For the past couple of days, I've been reading Stanley South's autobiography, An Archaeological Evolution. Dr. South played a role in the early days of the Brunswick Town/Ft. Anderson and Ft. Fisher State Historic Sites. While I found much of interest, what really struck me was the story of the U.S.S. Peterhoff.
It appears that the Peterhoff was "a 416-ton iron-hulled yacht originally built for the Tsar of Russia" by a company in London. It had 140 hp steam engines and was launched in 1850. At some point, the ship transferred to Britain and was used as a cargo ship.
On January 27, 1863, the Peterhoff set sail from Cornwall, and on February 20, she was boarded and searched by the crew of the USS Alabama. Papers from John Slidell in England to the Confederate Secretary of State were tossed overboard. Since there were no official means to hold the vessel, it was released. The Peterhoff reached St. Thomas, and then on February 25, set sail again. She was again boarded, and the captain claimed that he was bound for Matamoros in Mexico. But a crewman let slip that the vessel was actually bound for Brownville, Texas. The Peterhoff was seized, sold in a prize court, and after additional legal battles, in 1864, became a part of the North Atlantic Blockading Squadron. She left Hampton Roads, Virginia, on February 28, 1864, to help with the blockade of Wilmington, North Carolina. Just a few days later, on March 6, 1864, the U.S.S. Peterhoff was rammed by the gunboat U.S.S. Monticello, and the Peterhoff was sunk. When low tide came on March 7, Federal sailors boarded the Peterhoff and destroyed what they could. After the war ended, the United States Supreme Court ruled in favor of the owners of the Peterhoff, and the government was forced to compensate her owners.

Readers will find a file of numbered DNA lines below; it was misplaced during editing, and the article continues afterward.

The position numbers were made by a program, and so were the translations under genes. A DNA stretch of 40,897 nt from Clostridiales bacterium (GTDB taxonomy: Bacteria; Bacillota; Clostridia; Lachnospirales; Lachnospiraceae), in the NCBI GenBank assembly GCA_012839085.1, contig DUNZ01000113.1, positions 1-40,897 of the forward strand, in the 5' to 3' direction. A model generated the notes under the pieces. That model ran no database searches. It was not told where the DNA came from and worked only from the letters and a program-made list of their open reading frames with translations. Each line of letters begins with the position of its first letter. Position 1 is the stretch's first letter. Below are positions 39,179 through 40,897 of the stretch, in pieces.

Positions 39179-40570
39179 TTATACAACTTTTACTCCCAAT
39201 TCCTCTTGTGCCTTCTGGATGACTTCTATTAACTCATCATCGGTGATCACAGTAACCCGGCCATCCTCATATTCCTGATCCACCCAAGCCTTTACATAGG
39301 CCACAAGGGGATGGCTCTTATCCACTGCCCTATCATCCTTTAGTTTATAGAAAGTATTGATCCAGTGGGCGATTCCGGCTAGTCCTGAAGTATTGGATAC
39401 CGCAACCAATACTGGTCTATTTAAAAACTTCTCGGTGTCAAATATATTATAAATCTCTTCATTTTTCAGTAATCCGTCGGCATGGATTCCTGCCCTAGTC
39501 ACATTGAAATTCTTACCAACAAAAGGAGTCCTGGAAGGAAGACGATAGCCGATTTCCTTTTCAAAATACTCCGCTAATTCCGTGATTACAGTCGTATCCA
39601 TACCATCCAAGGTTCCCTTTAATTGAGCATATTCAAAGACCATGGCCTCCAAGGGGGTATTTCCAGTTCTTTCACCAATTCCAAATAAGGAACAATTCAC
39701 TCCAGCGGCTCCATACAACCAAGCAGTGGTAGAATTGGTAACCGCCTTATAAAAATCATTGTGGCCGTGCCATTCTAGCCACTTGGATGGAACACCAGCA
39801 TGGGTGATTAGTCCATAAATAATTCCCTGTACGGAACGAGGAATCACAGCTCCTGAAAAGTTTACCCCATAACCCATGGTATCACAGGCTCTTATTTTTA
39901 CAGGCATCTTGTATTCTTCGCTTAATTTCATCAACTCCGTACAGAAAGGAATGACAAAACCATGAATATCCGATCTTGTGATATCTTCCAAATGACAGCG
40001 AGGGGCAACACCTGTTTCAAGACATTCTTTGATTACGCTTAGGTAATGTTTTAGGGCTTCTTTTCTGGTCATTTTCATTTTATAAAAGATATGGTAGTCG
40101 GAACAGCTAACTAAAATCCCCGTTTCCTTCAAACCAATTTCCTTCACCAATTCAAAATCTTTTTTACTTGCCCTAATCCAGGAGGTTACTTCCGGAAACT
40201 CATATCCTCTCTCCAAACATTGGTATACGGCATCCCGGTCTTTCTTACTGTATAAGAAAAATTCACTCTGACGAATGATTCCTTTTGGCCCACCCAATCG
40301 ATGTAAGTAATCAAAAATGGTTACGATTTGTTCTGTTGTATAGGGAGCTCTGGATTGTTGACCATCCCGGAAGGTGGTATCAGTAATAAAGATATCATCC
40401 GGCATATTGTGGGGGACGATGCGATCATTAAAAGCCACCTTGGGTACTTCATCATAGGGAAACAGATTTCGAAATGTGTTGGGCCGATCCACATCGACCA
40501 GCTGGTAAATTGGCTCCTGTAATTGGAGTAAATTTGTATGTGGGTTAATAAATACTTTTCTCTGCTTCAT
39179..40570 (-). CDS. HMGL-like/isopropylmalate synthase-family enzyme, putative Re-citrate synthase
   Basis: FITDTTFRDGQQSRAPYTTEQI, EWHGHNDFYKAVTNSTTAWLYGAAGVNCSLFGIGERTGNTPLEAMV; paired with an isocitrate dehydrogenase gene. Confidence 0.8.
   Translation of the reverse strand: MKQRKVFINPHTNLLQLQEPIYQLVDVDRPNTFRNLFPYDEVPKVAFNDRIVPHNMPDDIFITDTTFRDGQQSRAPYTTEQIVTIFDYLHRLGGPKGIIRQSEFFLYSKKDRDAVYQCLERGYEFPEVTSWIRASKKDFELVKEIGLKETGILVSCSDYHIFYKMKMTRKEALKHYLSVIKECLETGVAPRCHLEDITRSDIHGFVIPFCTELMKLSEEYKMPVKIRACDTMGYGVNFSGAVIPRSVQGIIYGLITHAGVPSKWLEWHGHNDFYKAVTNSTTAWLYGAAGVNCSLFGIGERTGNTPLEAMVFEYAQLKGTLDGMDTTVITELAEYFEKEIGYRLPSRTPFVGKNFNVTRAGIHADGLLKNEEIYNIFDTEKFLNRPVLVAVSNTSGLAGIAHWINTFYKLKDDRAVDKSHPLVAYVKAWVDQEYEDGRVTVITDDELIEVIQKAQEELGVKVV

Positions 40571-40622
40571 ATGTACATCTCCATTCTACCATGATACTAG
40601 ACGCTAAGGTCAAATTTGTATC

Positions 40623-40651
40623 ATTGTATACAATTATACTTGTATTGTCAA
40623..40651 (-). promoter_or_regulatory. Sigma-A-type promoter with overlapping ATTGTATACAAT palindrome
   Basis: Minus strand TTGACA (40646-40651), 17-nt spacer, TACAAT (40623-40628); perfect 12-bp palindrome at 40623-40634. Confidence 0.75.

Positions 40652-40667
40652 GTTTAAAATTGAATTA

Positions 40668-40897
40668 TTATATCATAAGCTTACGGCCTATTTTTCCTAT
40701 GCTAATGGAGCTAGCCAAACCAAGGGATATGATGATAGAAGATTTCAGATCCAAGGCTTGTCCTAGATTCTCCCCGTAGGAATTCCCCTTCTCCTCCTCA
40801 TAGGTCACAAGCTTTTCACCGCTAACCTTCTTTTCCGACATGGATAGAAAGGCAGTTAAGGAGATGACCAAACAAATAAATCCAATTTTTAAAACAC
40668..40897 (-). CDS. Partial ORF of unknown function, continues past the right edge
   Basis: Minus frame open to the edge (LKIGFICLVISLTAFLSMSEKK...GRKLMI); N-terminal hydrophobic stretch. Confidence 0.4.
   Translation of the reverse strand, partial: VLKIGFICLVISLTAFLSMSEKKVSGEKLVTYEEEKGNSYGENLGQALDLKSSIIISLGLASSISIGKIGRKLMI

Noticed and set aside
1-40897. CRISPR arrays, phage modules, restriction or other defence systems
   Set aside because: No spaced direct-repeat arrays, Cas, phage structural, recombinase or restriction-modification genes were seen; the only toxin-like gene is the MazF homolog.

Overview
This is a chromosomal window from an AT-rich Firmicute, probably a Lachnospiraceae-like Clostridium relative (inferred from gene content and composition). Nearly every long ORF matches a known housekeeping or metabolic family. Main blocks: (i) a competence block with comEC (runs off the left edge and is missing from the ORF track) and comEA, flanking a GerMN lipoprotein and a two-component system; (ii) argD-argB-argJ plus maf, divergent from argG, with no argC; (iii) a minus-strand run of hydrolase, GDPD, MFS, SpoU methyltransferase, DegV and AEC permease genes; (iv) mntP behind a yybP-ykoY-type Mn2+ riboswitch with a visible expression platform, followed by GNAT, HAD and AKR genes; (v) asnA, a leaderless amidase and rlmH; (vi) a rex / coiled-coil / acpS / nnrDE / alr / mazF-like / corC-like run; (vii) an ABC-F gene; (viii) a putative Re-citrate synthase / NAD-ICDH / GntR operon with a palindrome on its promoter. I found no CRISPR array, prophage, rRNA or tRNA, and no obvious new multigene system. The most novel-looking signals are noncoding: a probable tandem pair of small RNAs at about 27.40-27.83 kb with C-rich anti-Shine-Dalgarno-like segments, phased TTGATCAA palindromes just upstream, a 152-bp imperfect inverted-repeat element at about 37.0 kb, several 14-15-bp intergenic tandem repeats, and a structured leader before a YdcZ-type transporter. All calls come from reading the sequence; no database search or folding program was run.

The wreck lies off Kure Beech. Several cannon have been brought up over the years, including this one at Fort Fisher, and the wreck site was placed on the National Register of Historic Places in 1975.